Q&A with Satoko Fujii: On Ambition


Satoko Fujii, 60, says she still feels like a “young musician.” She plans to release an album each month during 2018.

(Photo: Bryan Murray)

Satoko Fujii is a Japanese avant-garde pianist and composer, renowned not only for the vision of her recorded output, but also her prolific writing and recording. She’s averaged half a dozen albums each year since debuting as a leader in 1991.

Fujii, now 60, has announced her intention to release an album each month during 2018, beginning with “Satoko Fujii: Solo.” Downbeat talked to the pianist about this ambitious project, as well as her career, influences and approach to writing and recording.

This new CD is the first in a proposed monthly collection of releases to celebrate your 60th birthday—what was the thinking behind this particular project?
In 2017, there were seven CD releases either under my own name or on which I played as a sideman. I already have plans in place to release five or six CDs in 2018, so I thought it would not be difficult to release 12, and that was where the idea of monthly releases came from.

It may not be difficult, but that does not mean that it will not be challenging. I will be 60 this year, which is not young, although I do feel young—I still feel like a fledgling musician. I thought the challenge will be good for me.

You already have more than 80 CDs released. Is there only a very short amount of time between writing the music and getting it recorded?
I have never really thought about my work in terms of the speed at which I write and record—or the number of albums I put out. I simply make music the way I like to make it.

I really don’t think about how other musicians work or what makes them create their music in the way they do. I just concentrate on what I am working on. I have always enjoyed working on music right away, as soon as I have an idea, while I have the energy that a new idea gives me. Then I like to get my ideas down and recorded, so that I don’t forget the feeling that created them.

What is your quality control for your work—how do you know when a piece or an album is ready for recording or playing live?
I compose every day. I spend the first 20 to 30 minutes of my day sitting at the piano; I call it my “diary.” This is when I take fragments of ideas and expand them to make a complete piece. The fragments usually give me the direction for the instrumentation which will be most effective, and ideas toward making the next album I am working on. For me, composing is all about finding the fragments that build into finished pieces. They are already there, I simply need to find them. Once I have found them, they are visible, so I don’t really have to work on them, simply develop and complete them.

Do you ever feel overwhelmed by the sheer volume of music that you’re creating?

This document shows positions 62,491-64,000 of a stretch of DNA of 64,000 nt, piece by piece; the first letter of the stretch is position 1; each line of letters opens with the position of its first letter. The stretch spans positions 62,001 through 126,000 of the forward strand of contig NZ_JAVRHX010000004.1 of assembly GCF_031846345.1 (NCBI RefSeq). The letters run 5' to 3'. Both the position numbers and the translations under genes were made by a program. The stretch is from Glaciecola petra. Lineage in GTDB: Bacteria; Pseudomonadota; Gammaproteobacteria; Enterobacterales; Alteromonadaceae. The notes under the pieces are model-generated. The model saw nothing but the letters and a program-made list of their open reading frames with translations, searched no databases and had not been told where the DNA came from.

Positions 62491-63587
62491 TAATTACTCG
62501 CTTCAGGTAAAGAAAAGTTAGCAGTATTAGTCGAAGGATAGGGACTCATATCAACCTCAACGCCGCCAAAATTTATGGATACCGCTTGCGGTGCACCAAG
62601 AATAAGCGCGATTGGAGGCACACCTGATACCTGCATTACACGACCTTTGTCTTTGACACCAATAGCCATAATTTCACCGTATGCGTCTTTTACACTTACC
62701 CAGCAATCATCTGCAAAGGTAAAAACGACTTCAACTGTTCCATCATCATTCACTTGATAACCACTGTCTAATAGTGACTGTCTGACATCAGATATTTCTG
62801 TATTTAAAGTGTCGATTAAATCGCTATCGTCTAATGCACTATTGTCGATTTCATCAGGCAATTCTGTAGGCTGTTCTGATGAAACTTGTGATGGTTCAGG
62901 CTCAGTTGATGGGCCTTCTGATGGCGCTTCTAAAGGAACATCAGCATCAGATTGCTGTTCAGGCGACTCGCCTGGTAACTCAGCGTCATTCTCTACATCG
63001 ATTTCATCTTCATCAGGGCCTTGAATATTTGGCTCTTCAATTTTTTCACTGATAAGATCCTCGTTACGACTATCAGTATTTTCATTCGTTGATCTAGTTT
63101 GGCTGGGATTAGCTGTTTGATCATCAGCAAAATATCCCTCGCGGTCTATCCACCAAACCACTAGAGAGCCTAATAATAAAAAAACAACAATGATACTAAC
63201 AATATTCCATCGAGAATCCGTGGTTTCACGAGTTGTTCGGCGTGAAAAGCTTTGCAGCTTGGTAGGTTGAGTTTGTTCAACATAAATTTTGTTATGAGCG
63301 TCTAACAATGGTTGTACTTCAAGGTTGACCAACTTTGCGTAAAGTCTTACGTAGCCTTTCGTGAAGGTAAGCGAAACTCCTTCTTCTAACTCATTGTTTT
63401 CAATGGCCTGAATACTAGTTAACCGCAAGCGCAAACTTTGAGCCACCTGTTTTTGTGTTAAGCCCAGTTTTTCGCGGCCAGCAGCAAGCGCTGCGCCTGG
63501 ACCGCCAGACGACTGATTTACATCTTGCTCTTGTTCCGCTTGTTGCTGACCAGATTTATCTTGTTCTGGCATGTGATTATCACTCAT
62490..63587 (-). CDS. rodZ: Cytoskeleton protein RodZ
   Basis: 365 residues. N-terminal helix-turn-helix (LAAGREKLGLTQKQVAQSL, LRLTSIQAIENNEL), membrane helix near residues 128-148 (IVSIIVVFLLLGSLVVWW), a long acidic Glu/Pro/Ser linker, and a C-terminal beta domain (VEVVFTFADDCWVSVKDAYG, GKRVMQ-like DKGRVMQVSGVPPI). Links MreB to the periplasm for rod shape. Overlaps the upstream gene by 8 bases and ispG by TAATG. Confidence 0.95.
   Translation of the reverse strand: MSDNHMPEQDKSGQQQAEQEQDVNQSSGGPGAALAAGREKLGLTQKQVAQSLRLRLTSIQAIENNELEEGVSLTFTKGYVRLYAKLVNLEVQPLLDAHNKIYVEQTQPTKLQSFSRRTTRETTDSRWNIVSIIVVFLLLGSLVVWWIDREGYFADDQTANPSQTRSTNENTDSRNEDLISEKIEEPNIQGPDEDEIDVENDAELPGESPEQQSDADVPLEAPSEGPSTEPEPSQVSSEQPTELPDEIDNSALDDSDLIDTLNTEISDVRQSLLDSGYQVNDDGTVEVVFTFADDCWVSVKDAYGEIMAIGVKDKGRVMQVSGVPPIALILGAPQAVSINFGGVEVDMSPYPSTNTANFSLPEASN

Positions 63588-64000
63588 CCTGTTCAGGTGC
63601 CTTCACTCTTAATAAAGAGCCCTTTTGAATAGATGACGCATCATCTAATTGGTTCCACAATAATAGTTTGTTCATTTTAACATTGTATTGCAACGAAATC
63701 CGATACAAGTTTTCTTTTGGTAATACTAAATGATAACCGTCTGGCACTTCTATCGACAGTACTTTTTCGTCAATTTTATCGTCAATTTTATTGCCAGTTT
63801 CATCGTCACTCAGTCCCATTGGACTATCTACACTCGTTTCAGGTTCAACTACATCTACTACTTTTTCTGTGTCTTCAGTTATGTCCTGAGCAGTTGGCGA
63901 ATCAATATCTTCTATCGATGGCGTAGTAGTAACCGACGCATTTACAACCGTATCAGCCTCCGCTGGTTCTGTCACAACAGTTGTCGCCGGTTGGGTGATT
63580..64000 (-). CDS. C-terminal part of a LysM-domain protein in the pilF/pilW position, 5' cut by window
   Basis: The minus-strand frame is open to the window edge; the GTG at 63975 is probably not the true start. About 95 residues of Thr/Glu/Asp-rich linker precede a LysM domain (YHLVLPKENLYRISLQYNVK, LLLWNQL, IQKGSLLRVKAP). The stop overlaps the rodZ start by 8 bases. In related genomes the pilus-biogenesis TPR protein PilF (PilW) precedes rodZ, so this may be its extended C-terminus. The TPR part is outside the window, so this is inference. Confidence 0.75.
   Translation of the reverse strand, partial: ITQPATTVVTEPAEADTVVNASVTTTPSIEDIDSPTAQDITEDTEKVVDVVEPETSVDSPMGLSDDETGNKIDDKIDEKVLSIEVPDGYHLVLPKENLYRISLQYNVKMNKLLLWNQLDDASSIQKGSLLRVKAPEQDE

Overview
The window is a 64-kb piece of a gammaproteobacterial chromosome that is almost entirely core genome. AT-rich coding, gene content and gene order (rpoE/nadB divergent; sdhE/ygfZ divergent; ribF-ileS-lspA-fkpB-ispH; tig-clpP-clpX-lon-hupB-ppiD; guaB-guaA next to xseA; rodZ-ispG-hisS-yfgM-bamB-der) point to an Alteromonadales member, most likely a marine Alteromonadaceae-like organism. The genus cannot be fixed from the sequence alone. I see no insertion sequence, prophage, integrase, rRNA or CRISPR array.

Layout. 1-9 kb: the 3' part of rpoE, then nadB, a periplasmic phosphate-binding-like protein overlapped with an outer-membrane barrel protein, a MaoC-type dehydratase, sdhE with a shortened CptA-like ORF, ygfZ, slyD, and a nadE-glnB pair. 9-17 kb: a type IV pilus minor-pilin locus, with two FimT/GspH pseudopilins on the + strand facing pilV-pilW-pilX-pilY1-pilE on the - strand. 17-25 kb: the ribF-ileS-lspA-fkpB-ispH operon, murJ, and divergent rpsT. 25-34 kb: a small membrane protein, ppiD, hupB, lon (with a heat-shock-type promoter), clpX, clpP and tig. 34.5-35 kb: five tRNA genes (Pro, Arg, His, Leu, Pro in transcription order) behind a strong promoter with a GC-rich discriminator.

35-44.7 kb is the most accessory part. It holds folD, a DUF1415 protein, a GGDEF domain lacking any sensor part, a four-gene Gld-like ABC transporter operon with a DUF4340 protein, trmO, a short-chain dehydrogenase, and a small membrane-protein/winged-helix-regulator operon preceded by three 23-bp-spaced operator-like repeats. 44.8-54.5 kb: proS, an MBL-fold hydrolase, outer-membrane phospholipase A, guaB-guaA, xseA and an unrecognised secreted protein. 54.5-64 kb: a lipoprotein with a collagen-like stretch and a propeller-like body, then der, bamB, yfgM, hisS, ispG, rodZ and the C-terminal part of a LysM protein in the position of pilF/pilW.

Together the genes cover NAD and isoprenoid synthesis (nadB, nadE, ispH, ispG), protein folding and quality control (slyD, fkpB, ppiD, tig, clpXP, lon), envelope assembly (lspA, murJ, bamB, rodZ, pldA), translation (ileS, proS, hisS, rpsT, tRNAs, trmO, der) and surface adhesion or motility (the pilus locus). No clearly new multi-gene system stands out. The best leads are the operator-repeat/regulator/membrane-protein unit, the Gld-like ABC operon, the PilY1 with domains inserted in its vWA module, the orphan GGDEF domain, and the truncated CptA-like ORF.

Actually, I feel the complete opposite.

I feel that working on many and various projects is easier for me than if I was only working on a few things at any one time. When I am working on something for solo piano or touring and playing concerts by myself, I find I get ideas for making big band music, for example. These different ways of writing and performing are all connected in my mind, and the energy to keep working as I do comes from doing so many different things. I think I would find it difficult to work on only one project at a time. I think I would feel like I am at the far end of a one-way street: I have come down here and now I cannot find a way out to continue my journey.

While you were attending the New England Conservatory of Music, you took lessons with Paul Bley. The sessions consisted of discussions about your music. How much of an influence was he on your career?
I cannot imagine what my musical life would be now without meeting Paul Bley. Before meeting him, I didn’t like my music, and I didn’t even like myself. We spent so much time talking, and that made me change. I started to accept myself as an individual, and that led to me accepting myself as a composer and as a musician.

Do you have any routines around rehearsing, performing live or recording?
I like routines, I enjoy them; things like getting up at the same time, and having a similar breakfast at the same time each day. But that is as far as routines go for me.

I don’t have any particular things I do before going to a recording studio or before going on stage for a concert.

What music do you like to listen to—and can you ever listen simply for pleasure without it inspiring you to write something?
I like listening to any kind of music. Even though I don’t plan to listen carefully, I always find that when I listen, I really easily get inspiration that helps me with my music. Maybe that’s the same for any musician, I don’t know.

Is avant-garde music something that can be taught?
I think there are some things that can be taught in music, and that applies to avant-garde music as well. It is all about learning about music. But I believe that we need to fly from there and create original music. I have studied with many great musicians, and I have studied music at two schools—Berklee College of Music in Boston and The New England Conservatory of Music. But I have always made music with my feelings and my ideas.

Do you have any musical ambitions left to fulfill?
My grandmother passed away 25 years ago, and before she died, she lost her hearing. She told me that after her hearing loss, she could hear unbelievably beautiful music in her ears.

I asked her to explain it to me, but she couldn’t. All she could tell me was that she never heard this beautiful music before she lost her hearing. I would like to make the music that she could hear—music that no one has heard before and that is unbelievably beautiful. DB

This interview has been edited for length and clarity.

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